Ethics Dunce: Anyone Who Ran This Story

On my way home from my seminar today, I saw that my cab’s in-ride video featured, along with three Jeopardy! questions from Alex Trebek, a Jimmy Kimmel feature (his “Pedestrian Belly-Flop” competition) and the weather, and a video from the ceremonies I had just returned from witnessing in person at Boston’s Fenway Park. The headline was-HAHAHAHA!—“First Pitch Goes Horribly Wrong!” and showed Mike Andrews, the ex-Red Sox second baseman from the 1967 “Impossible Dream Team,” receiving a pitch from the ceremonial first pitch tosser, who then heaved the ball far beyond Mike’s reach into a group of photographers, hitting one of them—it’s important to note that he is male–right in the crotch. The clip was attached to an ad for the local ABC affiliate here.

I thought that the mocking video was an ABC product, and it might be, since other ABC affiliates have distributed it. But the same video with similar mockery of the pitch in the commentary is elsewhere, and on its way to going viral. Here is the attached story used by ABC Channel 15 in Arizona:

A photographer and University of Arizona alum was the unfortunate victim of one of the worst first pitches in MLB history on Wednesday night.

Before the Boston Red Sox hosted the St. Louis Cardinals at Fenway Park, the gentleman who tossed out the first pitch threw it juuuuuust a bit outside — and right into a sensitive spot for Tony Capobianco, a photographer and page designer for The Eagle-Tribune who graduated from UA in 2013.

Fortunately, Tony reported he’s OK. Way to Bear Down, sir.

That “sir” is a triumphant cancer survival and success story by The Jimmy Fund, the Dana-Farber Cancer Institute’s ‘s research drive to cure cancer in children that the Red Sox  made the organization’s affiliated charity since Ted Williams became passionate involved with the project in the late 1940s. His pitch was the climax of the ceremonies honoring the 50th anniversary of  the storied pennant winning team, in part because that team became the first to ever award a full World Series share to cancer research, and in part because Andrews had followed his playing days with 25 years as the Jimmy Fund’s executive director.

The young man who threw out the first pitch yesterday was a young boy with cancer in 2007, when he also threw the  first pitch to Andrews to cap the 1967 team’s 40th Fenway reunion. What was remarkable about that pitch was not that it was errant, or that it was a “nut pitch,” as another mocking online news source classily put it, but rather that he could make the pitch at all.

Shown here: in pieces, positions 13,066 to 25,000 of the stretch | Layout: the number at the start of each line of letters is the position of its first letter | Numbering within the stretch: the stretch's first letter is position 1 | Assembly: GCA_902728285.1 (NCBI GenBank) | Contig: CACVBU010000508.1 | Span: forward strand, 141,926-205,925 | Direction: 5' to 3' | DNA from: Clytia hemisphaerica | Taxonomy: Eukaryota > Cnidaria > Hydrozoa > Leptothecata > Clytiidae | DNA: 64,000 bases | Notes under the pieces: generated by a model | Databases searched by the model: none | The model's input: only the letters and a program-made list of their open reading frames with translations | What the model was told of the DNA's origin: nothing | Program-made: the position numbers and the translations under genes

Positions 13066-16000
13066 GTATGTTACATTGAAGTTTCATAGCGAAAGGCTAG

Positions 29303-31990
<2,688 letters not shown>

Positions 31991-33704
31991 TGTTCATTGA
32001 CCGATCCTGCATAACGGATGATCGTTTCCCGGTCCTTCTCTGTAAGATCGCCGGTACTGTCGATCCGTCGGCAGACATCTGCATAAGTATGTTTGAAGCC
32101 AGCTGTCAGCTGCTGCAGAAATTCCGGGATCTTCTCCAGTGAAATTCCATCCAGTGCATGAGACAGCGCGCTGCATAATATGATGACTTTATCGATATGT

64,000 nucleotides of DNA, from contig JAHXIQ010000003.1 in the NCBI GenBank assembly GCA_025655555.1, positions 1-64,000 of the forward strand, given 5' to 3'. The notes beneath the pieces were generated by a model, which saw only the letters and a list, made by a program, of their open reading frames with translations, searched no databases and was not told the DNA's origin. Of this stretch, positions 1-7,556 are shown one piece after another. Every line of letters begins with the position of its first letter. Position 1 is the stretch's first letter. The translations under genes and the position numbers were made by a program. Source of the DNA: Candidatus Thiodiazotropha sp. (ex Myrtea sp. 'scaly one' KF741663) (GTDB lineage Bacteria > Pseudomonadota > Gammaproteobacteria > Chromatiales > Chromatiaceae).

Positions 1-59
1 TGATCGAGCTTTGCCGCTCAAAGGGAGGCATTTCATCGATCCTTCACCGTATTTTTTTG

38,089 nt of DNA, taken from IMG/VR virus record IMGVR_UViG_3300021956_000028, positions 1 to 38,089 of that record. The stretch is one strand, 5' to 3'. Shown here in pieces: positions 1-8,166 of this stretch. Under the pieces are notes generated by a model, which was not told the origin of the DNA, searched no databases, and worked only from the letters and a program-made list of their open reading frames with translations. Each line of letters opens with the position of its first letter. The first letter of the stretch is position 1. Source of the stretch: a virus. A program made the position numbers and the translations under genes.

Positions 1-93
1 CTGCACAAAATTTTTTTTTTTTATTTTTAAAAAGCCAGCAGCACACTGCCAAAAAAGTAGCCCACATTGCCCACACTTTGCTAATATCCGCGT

What do you think: did the news sites that ran this story know that the guy was a cancer survivor and shouldn’t be nationally ridiculed because he has had more pressing matters to attend to than perfecting his pitching skills, or were they just too lazy and incompetent to check the background on the episode?

I’m betting on the latter.


13 thoughts on “Ethics Dunce: Anyone Who Ran This Story

  1. I saw the headline/video link and chose not to view it. It was a non issue and a poor attempt at public humiliation for profit.

  2. I’m going to say that this is just about the worst non-Trump reporting I have seen lately. Not just unethical, but dumb, lazy, mean-spirited and hateful. You know, Main Stream Media reporting at it’s finest.

  3. This is funny: I saw a vague link to this, and clicked thinking that it was Jim Lonborg or somebody making the first. When I saw it was a civilian, I just stopped it mid-pitch. Had no idea who threw it, or where it landed.

  4. I’m wondering if Jimmy Kimmel should share some responsibility as far as including this video on his show without checking the facts in this incident. Maybe the young man’s parents should be talking with some attorneys now. I bet that Kimmel is going to get some very angry tweets from cancer survivors at the very least.

  5. I hope Jimmy Kimmel remains cancer-free, and if he doesn’t, that he will receive successful treatment so that he can throw a first pitch at Fenway – or at least, have the opportunity to make such a throw.

  6. I should have been clearer: the collection of features were all from ABC, and Kimmel’s clip was one of them, but I do not know that Kiimmel has featured the clip, though it would not surprise me.

  7. wow… More evidence of how lazy and quick to report the media is.Rreally sad. Wonder how far it has to go until they are accountable. How many will have to die? I know many smart people see the lack of professionalism in journalism, but it seems they are all about having people back up their positions and don’t care.

    Keep up the good work, Jack.

    • Wonder how far it has to go until they are accountable.

      When the journalists begin to die they suddenly care. Notice the enormous sympathy coverage when a journalist or cameraman is in danger or targeted.

      Progressives never think they are personally responsible for their actions, and are surprised when the logical result arrive.

      • Antifa beat up some journalists in Charlottesville for committing the sin of filming Antifa, and I didn’t learn anything about it until I changed the channel to One America News…so yeah, they still don’t care.

        (Yeah, yeah, they were InfoWars “journalists” but still.)

  8. For some reason this failed to post yesterday… I watched the clip on the Today Show, and while I think it was inappropriate and silly, they did mention that the pitcher was a cancer survivor, actually, and went on to show a screenshot of his twitter account (or whatever social media it was), in which he posted “and the worst thing? I’m a pitcher!” (on his HS ball team). I am tired of seeing all of the nut shots and other evidence of people being stupid or inappropriate (how many years has “America’s Funniest Videos” been on??), but the Today Show did get part of this right.

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